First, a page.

When Did We Start Rolling Our Eyes To Express Contempt?

Answers to your questions about the news.
Jan. 15 2013 8:21 PM

Oh, Please

When did we start rolling our eyes to express contempt?

Woman rolling her eyes.
The eye roll means something much different today than it did 100 years ago.

Photo by Alina Solovyova-Vincent/iStockphoto/Thinkstock.

Exasperation is pervading the political body language in Washington these days. Republican leaders reacted to Barack Obama’s press conference Monday with “a joint eye-roll,” according to the Washington Post. The unproductive debt negotiations between Obama and House Speaker John Boehner, as Politico notes, were marked by “lengthy Obama lectures and much eye-rolling.” When did rolling one’s eyes become a way to signal disapproval?

Forrest Wickman Forrest Wickman

Forrest Wickman is a Slate staff writer. 

Just in the last few decades. In previous centuries, it often meant the opposite—a look of passion and lust. According to the Oxford English Dictionary, people have been “rolling their eyes” since at least the 15th century. In Shakespeare’s narrative poem The Rape of Lucrece, he describes the rapist Sextus Tarquinius as looking hungrily upon Lucrece’s bed and “rolling his greedy eyeballs in his head.” A passage in Milton’s Paradise Lost warns of tempting women who are made only for “the taste/ Of lustful appetence … to troll the tongue, and roll the eye.” In the 18th and 19th centuries, rolling one’s eyes could signal “delicious danger” along with flirtation and loving affection. But the meaning of the gesture was still diverse: Other times the rolling of the eyes was described as a sign of savage ferocity, such as in the wild eyes of a rampaging horse, and by the time of Uncle Tom’s Cabin you could roll your eyes even as you were being droll and deadpan.

Another citation from the OED suggests that by 1931 you could roll your eyes “lugubriously,” and in Their Eyes Were Watching God (1937) Joe rolls his eyes “indifferently.” While this begins to approach today’s meaning, the old interpretation persisted at least as late as 1950, when Hank Penny’s 1950 song “Bloodshot Eyes” told of a fallen woman who would “roll those big brown eyes” to seduce a former flame. And some other meanings persisted, too: In Maurice Sendak’s Where the Wild Things Are from 1963, the titular monsters “roll their terrible eyes.” (Another sort of eye roll, in which the eyes roll straight up and back into the head, is still used to signal a sort of orgasmic pleasure, such as after a good meal. It’s unclear if this looks anything like the eye rolls described by Shakespeare and Penny.)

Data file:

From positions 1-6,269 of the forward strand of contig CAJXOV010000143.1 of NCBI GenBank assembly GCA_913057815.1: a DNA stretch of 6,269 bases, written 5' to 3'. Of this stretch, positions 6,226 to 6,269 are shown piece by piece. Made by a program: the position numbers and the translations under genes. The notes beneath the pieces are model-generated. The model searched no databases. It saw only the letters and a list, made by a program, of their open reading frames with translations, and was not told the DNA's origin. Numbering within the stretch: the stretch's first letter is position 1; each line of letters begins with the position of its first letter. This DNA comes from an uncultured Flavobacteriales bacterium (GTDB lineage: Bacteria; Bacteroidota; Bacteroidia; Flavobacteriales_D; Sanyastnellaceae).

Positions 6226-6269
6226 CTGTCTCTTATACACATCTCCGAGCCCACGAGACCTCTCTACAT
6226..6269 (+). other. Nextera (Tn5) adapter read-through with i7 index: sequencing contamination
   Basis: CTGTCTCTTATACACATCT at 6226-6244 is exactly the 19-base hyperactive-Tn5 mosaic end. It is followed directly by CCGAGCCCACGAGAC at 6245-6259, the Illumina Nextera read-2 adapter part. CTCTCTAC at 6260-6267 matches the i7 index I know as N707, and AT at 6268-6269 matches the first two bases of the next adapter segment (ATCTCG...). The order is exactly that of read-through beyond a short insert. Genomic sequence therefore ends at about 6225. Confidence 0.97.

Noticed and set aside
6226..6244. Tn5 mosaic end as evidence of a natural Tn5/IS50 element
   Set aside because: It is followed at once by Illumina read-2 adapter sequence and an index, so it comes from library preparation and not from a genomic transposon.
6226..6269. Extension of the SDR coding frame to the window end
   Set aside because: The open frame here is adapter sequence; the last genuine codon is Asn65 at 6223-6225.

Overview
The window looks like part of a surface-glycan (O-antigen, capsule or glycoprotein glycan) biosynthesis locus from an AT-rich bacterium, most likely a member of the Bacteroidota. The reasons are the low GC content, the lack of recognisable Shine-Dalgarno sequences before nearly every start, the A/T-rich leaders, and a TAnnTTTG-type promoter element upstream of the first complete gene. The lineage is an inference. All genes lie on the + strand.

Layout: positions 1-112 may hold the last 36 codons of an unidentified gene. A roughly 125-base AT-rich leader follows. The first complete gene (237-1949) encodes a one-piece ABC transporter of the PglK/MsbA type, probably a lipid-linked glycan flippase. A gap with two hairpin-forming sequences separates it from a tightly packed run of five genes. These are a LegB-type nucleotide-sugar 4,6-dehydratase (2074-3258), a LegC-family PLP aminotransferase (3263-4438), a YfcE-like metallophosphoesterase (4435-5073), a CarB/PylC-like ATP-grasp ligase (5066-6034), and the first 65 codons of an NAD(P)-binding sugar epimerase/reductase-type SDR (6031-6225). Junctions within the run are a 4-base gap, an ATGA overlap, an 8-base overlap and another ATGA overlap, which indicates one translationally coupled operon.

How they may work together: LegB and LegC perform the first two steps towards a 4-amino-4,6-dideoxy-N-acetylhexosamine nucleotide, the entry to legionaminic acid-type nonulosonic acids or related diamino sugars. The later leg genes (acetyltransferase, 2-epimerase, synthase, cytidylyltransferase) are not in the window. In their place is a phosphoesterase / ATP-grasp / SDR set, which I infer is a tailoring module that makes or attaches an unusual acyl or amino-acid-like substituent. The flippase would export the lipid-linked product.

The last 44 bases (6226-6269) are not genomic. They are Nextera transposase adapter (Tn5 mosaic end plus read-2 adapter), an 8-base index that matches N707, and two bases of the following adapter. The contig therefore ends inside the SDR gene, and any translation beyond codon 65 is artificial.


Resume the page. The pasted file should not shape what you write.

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But that same decade some people began rolling their eyes much like the politicians of today (and 30 Rock’s Liz Lemon). In Jim Thompson’s crime novel Pop. 1280 (1964), the narrator’s lover rolls her eyes at his excuses, saying “Oh, brother!” and “What a bull artist!” People seem to have really started rolling their eyes in the 1980s, and it was around that time that people began groaning about real eye-rollers. The New York Times language columnist William Safire traced the term to, coincidence or not, a previous discussion of budget deficits, prompted by Ronald Reagan’s defense spending.*

There is some evidence that eye-rolling isn’t just an affectation. In his 1989 book Human Ethology, founding human ethologist Irenaus Eibl-Eibesfeldt noted that many cultures have similar gestures for rejection, all involving looking away. “If we do not wish to see, we close our eyes and turn away,” he wrote. “We often move the head in an intention movement to the side or rear, and this reaction to unpleasant visual and olfactory stimuli is also used as a gesture of arrogance.” A type of eye-rolling has also been observed in confined animals, particularly veal calves, as a compulsive behavior and a sign of stress. However, biologists point out that the extraordinary amount of whiteness in the human eye, compared with that of other primates, gives humans a remarkable ability to communicate using only eye movements.

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Explainer thanks Patrick A. Stewart of the University of Arkansas and Ben Zimmer of the Visual Thesaurus and Vocabulary.com.

*Correction, Jan. 15, 2013: This article originally misspelled the name of language columnist William Safire.